The Sidewalks of San Francisco

Coming off a weekend in which New York City gave one of the most famous stretches of street in the world to pedestrians, we’re going to San Francisco to take a walk with Streetsblog Network member Pedestrianist. They’ve got a post on the inadequacy of that city’s sidewalks — and a few very simple suggestions for improvements:

0523091237a.jpgThe status quo at Potrero and 16th: Not so hot for pedestrians.

While some neighborhoods in this city have held onto luxuriously wide sidewalks, they are almost all dissected by arterial roads. That is, streets that were re-engineered after the rise of auto-centrism to serve as expressways for large volumes of car traffic.
Since these streets tend to be not much wider than average, the extra
road space devoted to cars usually comes at the expense of pedestrians.

The intersection of Potrero Avenue and 16th Street is one of the worst. This is a major transfer point for several Muni lines (37,572 people
ride the 9, 22, 33, and 53 lines every day). As people dash between
buses, McDonalds and the Potrero shopping center, they jostle for
limited space with each other and with speeding traffic.

The
layout of the intersection hampers pedestrian flow and lowers the
quality of this space. This broad square enjoys lots of sunshine and
great views of downtown and Twin Peaks. This is a historic spot, where
Joe DiMaggio played with the San Francisco Seals. But it’s a miserable
place, to be avoided even by those who pass through out of necessity;
and it doesn’t have to be that way.

Pedestrianist goes on the submit a humble proposal for change that includes bus stop and corner bulbouts — a relatively cheap and easy solution that would provide significant relief.

Elsewhere around the network: Trains for America links to an argument from two former Nevada governors in favor of maglev trains between their state and California. Travelin’ Local has an inspirational post on reasons to use mass transit — in Los Angeles, no less. And Gary Rides Bikes has a dispatch from the mean streets of Santa Monica.

  • Another humble proposal to make SF more livable might be to enforce rules against parking on sidewalks already. I have never seen it so bad anywhere else.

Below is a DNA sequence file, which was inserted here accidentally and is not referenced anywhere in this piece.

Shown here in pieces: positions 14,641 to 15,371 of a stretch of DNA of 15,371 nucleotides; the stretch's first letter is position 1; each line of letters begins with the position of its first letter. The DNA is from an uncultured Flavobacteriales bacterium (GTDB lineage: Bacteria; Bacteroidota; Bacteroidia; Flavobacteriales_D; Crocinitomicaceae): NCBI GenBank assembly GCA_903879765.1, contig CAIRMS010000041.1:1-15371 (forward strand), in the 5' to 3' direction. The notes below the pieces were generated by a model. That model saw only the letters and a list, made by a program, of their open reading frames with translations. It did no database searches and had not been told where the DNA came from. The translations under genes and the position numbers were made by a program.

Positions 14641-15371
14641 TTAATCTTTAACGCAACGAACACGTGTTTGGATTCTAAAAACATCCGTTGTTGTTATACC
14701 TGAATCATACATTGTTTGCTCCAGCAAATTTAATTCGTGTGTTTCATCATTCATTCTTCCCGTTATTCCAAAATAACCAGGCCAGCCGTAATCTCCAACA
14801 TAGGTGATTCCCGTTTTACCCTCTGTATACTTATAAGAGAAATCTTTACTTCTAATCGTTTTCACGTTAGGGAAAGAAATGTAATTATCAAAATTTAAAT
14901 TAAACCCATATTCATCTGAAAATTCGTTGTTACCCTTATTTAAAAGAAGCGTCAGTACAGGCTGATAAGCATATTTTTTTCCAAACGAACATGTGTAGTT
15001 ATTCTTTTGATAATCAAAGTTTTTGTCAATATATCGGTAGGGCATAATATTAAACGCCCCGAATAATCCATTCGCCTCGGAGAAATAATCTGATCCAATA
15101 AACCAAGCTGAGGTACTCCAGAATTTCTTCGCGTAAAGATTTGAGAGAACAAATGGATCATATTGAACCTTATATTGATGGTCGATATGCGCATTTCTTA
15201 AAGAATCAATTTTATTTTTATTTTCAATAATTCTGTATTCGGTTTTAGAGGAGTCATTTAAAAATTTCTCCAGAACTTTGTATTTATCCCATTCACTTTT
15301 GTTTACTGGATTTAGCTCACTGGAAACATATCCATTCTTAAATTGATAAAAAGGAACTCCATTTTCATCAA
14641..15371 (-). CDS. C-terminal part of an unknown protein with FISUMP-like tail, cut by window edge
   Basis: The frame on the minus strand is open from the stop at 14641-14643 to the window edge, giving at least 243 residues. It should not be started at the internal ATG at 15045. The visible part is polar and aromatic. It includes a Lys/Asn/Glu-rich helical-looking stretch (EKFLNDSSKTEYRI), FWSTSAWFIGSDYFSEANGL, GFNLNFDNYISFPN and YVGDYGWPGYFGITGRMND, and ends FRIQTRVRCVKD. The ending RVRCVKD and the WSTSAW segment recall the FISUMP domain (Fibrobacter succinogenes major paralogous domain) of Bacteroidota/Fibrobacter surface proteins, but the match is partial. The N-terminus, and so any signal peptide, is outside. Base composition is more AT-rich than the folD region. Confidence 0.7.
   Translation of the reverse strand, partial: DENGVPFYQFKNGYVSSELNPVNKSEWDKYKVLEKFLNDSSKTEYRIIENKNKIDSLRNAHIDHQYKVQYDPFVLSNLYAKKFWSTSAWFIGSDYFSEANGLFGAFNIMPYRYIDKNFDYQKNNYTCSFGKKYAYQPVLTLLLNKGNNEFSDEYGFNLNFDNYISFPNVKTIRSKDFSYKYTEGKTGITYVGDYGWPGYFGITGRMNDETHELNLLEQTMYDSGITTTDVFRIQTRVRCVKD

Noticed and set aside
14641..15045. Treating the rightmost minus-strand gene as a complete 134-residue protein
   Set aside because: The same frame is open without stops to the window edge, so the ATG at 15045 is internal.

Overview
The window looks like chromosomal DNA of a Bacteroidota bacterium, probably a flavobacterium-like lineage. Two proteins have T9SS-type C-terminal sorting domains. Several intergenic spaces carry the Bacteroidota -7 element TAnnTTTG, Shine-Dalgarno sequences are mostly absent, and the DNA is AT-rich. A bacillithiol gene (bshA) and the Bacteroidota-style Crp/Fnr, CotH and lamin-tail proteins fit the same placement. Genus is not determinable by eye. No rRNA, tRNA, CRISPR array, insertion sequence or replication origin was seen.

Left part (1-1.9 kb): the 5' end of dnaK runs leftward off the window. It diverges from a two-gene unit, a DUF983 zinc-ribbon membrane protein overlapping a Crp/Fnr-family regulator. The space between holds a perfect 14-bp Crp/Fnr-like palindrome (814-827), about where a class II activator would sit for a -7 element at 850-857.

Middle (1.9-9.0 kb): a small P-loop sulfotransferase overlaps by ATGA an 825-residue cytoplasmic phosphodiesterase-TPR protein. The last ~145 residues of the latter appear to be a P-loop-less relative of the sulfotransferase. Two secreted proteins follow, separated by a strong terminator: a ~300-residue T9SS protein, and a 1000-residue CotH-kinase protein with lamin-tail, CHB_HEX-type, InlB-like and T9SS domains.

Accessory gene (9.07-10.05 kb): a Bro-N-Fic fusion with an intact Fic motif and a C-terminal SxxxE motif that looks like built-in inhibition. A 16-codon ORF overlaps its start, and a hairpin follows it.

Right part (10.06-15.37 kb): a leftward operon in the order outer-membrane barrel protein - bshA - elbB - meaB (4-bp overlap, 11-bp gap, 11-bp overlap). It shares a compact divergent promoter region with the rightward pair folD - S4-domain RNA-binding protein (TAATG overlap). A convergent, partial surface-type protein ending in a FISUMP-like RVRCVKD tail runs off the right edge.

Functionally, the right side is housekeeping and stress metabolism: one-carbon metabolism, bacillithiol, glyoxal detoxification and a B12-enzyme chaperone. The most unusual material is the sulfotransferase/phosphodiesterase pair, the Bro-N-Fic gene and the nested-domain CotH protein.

ALSO ON STREETSBLOG

Poll: The Hunt for the Worst Intersection in America Continues

|
Earlier this week we looked at the intersection of Route 355 and Shady Grove Road near Rockville, Maryland, flagged by Ben Ross at Greater Greater Washington for being especially hostile to pedestrians, even though it’s the site of a bus stop. We asked if it might be the worst intersection in the country and put out a call for […]

Can LA Make “Great Streets” If the Mayor Won’t Stand Up for Good Design?

|
Los Angeles, with its expanding transit network, is supposed to be in the process of shedding its cocoon of car-centricity and emerging, in the words of a recent Fast Company headline, as America’s “next great walkable city.” The city’s streets, however, didn’t change a whole lot under former mayor Antonio Villaraigosa. When Eric Garcetti was elected mayor in 2013, advocates thought […]

Are Sidewalks Really Necessary?

|
A lot of big, surprising revelations are happening in the livable streets movement around the country today. Here’s a sample of what Streetsblog Network members are reporting. Miami Adopts Vision Zero Policy: Street safety advocates are elated after Miami officials suddenly announced the city would adopt a Vision Zero policy aimed a reducing the number […]